Back in the day, hostnames could only consist of the letters A to Z, digits, and a few other characters. Internationalized Domain Names (IDNs) were devised to support arbitrary Unicode characters in hostnames in a backward-compatible way. This works by having user agents transform a hostname containing Unicode characters to one fitting the traditional mold, which can then be sent on to DNS servers. For example, http://öbb.at is transformed to http://xn--bb-eka.at. The transformed form is called punycode.
Ideally, user agents could always display the Unicode version of a hostname. However, different characters from different languages can look very similar, and this can make phishing attacks possible. For example, the Latin "a" looks a lot like the Cyrillic "а", so someone could register http://ebаy.com (http://xn--eby-7cd.com/), which would easily be mistaken for http://ebay.com. This is called a homograph attack.
In a perfect world, domain registrars would not allow such nefarious domain names to be registered. Some TLD registrars do exactly that, mostly by restricting the characters allowed, but many do not. For some TLDs that are meant to be international, this would be nontrivial to do (e.g., .com).
As a result, all browsers try to protect against homograph attacks by displaying punycode instead of the original IDN if the hostname does not fulfill certain properties. They try to do this in a way that allows IDN to be shown for valid hostnames, but protects against phishing.
Google Chrome decides if it should show IDN or punycode for each component of a hostname separately. To decide if a component should be shown in IDN form, Google Chrome uses an algorithm that depends on the languages that the user claims to understand. On all platforms, these languages can be configured in the Google Chrome's Fonts and Languages dialog. On Mac OS X, they used to be derived from the system language, but not any more. The algorithm is:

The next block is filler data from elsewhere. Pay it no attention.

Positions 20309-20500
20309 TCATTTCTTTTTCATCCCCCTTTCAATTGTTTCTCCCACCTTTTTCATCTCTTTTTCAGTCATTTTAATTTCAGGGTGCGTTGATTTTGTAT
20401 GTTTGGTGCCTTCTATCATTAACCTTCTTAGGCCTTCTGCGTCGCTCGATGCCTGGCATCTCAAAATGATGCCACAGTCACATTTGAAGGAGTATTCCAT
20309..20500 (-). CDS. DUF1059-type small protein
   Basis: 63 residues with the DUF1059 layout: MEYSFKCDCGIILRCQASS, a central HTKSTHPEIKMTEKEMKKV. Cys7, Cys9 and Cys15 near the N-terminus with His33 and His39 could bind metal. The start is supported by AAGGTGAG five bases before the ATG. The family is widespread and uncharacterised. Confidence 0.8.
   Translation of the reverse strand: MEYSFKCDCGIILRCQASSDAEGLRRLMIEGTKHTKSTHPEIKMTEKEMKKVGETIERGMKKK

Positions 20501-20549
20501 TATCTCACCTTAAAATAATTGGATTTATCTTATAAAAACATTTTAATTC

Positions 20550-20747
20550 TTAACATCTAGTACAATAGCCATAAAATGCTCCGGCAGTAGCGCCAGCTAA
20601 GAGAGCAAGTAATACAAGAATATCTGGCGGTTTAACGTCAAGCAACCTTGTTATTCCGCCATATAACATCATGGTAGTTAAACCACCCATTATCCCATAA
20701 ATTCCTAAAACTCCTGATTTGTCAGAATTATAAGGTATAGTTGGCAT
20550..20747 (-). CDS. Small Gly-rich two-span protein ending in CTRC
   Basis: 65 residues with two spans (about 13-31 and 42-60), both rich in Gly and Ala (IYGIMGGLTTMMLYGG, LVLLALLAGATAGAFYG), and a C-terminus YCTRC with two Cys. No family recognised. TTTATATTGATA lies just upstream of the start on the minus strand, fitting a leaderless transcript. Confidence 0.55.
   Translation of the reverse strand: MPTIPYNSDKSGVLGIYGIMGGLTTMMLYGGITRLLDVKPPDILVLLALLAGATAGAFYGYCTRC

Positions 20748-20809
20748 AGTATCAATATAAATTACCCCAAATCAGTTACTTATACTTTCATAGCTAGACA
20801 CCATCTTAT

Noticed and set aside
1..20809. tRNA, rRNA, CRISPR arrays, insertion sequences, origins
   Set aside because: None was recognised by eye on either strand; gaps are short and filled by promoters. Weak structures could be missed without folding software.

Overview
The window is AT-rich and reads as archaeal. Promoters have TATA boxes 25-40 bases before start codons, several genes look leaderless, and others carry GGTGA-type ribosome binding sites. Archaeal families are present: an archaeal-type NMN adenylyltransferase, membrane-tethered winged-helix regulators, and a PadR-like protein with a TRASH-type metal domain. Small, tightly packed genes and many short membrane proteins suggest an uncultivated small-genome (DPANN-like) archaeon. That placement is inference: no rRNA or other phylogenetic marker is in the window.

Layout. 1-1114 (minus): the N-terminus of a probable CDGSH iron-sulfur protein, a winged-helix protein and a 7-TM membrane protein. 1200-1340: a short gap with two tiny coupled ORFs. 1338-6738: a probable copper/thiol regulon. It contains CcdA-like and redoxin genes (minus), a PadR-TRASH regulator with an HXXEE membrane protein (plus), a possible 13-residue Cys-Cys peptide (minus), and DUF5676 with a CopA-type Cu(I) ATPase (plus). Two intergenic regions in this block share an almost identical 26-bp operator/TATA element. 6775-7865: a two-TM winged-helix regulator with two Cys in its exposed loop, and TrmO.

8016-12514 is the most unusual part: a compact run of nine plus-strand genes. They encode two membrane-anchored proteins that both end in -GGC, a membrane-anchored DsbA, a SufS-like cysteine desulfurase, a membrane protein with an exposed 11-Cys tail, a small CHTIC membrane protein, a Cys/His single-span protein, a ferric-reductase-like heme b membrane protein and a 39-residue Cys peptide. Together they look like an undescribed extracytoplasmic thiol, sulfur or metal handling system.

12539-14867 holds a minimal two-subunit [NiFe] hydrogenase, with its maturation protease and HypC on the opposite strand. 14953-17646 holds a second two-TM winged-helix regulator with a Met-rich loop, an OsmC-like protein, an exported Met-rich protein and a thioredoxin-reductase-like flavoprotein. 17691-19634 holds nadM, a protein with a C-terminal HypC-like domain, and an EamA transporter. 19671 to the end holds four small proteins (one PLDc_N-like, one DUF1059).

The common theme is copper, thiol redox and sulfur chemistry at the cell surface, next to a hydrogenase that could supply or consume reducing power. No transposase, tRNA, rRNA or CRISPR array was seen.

(This is implemented by IsIDNComponentSafe() in net/base/net_util.cc.)
The characters belonging to a given language are specified by the Unicode Consortium's CLDR dataset (schema; you can also view the exemplary characters of every language online, here's for example the set for Japanese). In Google Chrome, this is implemented by the ICU function ulocdata_getExemplarSet(), with the characters a-z added for whitelisted languages whose glyphs can't be confused with a-z. The whitelisted languages currently are Chinese (zh), Japanese (ja), and Korean (ko).
Google Chrome will display IDN for components of a hostname consisting solely of characters that belong to one of the languages selected in the language settings—even on .com and .net domains, not only in domains native to that language. For example, http://россия.net will be displayed in IDN form if you claim to speak Russian or another language written in Cyrillic, and as punycode otherwise. Likewise, http://私の団体も.jp/ will be shown in IDN form only if you claim to speak Japanese in Google Chrome's options.
Google Chrome will always display punycode for components of a hostname that contains characters not in the main exemplary character set of any language. For example, http://☃.net/ will always be displayed as punycode in Google Chrome.
Google Chrome will always display punycode for components that mix letters from multiple languages. For example, there is not a single language that contains all characters found in http://şøñđëřżēıċħęŋđőmæîņĭśŧşũþėŗ.de, so this will be shown as punycode. Likewise, http://ebаy.com (with a Cyrillic "а") will always be shown as punycode, even if both English and Russian are in the accepted languages. This is true even if the domain is below a TLD whose registry takes care to protect against homograph attacks.
There are cases where confusion is still possible with this algorithm. For example, the first component of http://сахар.ru is entirely Cyrillic, while the first component of http://caxap.ru is entirely Latin. If you claim to speak Russian or another Cyrillic language, both of these will be shown in IDN form.
IE displays URLs in IDN form if every component contains only characters of one of the languages configured in "Languages" on the "General" tab of "Internet Options", similar to what Google Chrome does.
Firefox uses a script mixing detection algorithm based on the "Moderately Restrictive" profile of Unicode Technical Report 39. Domains of any single script, any single script + Latin, or a small whitelist of other combinations are displayed as Unicode; everything else is Punycode.
Like Firefox, Opera has a whitelist of TLDs and shows IDN only for these whitelisted TLDs.
Safari has a whitelist of scripts that do not contain confusable characters, and only shows the IDN form for whitelisted scripts. The whitelist does not include Cyrillic and Greek (they are confusable with Latin characters), so Safari will always show punycode for Russian and Greek URLs.